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Authors: Diane Fanning

Mommy's Little Girl

BOOK: Mommy's Little Girl
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Dear Reader:

 

The book you are about to read is the latest bestseller from the St. Martin's True Crime Library, the imprint
The New York Times
calls “the leader in true crime!” Each month, we offer you a fascinating account of the latest, most sensational crime that has captured the national attention. St. Martin's is the publisher of Tina Dirmann's
VANISHED AT SEA
, the story of a former child actor who posed as a yacht buyer in order to lure an older couple out to sea, then robbed them and threw them overboard to their deaths. John Glatt's riveting and horrifying
SECRETS IN THE CELLAR
shines a light on the man who shocked the world when it was revealed that he had kept his daughter locked in his hidden basement for 24 years. In the Edgar-nominated
WRITTEN IN BLOOD
, Diane Fanning looks at Michael Petersen, a Marine-turned-novelist found guilty of beating his wife to death and pushing her down the stairs of their home—only to reveal another similar death from his past. In the book you now hold,
MOMMY'S LITTLE GIRL
, Diane Fanning returns to chronicle the disappearance of little Caylee Anthony—a case that has riveted the nation.

 

St. Martin's True Crime Library gives you the stories behind the headlines. Our authors take you right to the scene of the crime and into the minds of the most notorious murderers to show you what really makes them tick. St. Martin's True Crime Library paperbacks are better than the most terrifying thriller, because it's all true! The next time you want a crackling good read, make sure it's got the St. Martin's True Crime Library logo on the spine—you'll be up all night!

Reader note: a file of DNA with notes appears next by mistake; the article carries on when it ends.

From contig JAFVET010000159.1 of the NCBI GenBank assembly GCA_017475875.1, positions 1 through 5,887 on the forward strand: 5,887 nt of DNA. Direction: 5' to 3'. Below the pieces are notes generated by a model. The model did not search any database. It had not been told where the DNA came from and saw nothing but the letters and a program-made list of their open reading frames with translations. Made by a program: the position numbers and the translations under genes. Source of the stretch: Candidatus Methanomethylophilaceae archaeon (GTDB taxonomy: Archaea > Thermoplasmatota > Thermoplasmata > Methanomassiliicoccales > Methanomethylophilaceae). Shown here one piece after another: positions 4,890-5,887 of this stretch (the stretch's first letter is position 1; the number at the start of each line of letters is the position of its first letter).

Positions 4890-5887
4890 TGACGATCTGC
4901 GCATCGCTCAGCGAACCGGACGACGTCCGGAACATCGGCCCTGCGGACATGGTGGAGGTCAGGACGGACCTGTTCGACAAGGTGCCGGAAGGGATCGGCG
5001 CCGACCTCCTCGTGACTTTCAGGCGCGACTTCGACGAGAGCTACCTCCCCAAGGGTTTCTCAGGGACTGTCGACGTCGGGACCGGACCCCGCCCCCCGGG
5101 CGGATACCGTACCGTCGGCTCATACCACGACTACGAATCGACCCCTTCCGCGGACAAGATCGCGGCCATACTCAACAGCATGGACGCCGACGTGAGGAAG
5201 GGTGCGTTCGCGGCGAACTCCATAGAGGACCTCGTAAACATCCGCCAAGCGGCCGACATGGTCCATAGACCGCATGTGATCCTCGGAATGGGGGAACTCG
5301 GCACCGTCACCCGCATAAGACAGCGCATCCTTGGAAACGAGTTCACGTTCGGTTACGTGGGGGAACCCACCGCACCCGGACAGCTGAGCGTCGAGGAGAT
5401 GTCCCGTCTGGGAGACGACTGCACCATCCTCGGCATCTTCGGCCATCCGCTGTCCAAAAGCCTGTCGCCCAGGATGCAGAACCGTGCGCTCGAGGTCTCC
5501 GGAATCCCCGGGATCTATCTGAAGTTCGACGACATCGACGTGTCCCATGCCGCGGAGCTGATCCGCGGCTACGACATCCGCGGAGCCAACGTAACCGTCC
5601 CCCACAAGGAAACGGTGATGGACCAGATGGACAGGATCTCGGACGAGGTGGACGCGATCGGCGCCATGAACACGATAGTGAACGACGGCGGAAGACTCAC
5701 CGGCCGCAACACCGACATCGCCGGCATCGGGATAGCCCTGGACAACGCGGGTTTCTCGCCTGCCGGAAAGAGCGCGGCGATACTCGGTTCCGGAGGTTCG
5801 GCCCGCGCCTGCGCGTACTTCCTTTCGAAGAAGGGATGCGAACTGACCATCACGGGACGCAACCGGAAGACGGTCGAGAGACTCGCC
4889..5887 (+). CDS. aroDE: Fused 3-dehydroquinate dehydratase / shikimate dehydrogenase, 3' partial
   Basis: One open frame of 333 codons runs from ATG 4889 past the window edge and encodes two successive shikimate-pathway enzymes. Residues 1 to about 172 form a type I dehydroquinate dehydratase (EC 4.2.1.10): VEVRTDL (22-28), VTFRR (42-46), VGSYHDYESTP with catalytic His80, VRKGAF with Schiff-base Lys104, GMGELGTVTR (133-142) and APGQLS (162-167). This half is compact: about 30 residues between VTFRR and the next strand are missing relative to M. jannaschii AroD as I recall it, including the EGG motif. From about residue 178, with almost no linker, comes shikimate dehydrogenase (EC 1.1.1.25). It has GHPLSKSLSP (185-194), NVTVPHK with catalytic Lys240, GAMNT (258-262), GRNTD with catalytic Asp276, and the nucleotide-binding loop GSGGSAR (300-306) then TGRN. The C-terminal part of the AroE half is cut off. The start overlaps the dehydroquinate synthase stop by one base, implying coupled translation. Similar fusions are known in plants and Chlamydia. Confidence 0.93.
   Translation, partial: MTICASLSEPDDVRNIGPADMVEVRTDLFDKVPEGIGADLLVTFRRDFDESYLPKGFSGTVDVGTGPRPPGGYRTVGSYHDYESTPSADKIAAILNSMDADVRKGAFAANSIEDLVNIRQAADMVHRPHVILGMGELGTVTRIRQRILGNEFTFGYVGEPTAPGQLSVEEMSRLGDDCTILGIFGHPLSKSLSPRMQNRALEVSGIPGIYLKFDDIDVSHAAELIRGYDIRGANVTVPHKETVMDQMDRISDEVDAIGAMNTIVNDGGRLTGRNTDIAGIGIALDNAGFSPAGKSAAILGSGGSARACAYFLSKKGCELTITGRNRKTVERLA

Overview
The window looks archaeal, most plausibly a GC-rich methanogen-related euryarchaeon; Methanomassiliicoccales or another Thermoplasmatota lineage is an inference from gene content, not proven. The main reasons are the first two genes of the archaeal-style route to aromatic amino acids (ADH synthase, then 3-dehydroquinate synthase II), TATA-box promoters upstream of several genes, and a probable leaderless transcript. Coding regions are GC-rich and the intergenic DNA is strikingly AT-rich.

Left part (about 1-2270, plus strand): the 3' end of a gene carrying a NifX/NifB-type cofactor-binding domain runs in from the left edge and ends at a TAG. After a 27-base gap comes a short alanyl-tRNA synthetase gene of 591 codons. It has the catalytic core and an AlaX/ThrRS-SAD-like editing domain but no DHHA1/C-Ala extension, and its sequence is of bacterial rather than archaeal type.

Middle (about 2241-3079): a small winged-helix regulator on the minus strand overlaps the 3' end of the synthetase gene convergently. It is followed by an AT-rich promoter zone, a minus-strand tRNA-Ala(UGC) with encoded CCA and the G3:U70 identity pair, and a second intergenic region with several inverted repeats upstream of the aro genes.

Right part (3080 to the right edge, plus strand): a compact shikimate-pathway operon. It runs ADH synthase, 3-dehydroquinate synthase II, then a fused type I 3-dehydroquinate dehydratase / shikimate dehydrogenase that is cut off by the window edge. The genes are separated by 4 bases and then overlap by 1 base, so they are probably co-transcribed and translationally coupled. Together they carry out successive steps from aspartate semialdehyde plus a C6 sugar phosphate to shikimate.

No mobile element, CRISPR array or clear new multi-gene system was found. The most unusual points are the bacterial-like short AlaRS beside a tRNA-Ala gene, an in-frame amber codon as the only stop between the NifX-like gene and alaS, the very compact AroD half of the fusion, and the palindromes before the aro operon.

Charles E. Spicer, Jr.

Executive Editor, St. Martin's True Crime Library

 

 

 

Other True Crime Accounts by

DIANE FANNING

 

A Poisoned Passion

 

The Pastor's Wife

 

Out There

 

Under the Knife

 

Baby Be Mine

 

Gone Forever

 

Through the Window

 

Into the Water

 

Written in Blood

 

Available from the True Crime Library of

St. Martin's Paperbacks

Mommy's
Little Girl

Casey Anthony and Her Daughter
Caylee's Tragic Fate

DIANE FANNING

St. Martin's Paperbacks

MOMMY'S LITTLE GIRL

 

Copyright © 2009 by Diane Fanning.

 

Cover photograph of Casey Anthony by Red Huber /
Orlando Sentinel
.
Background cover photograph by Thomas Northcut / Getty Images.

 

All rights reserved.

 

For information address St. Martin's Press, 175 Fifth Avenue, New York, NY 10010.

 

EAN: 978-0-312-36514-1

 

Printed in the United States of America

 

St. Martin's Paperbacks edition / November 2009

 

St. Martin's Paperbacks are published by St. Martin's Press, 175 Fifth Avenue, New York, NY 10010.

 

10 9 8 7 6 5 4 3 2 1

 

 

To Caylee Marie Anthony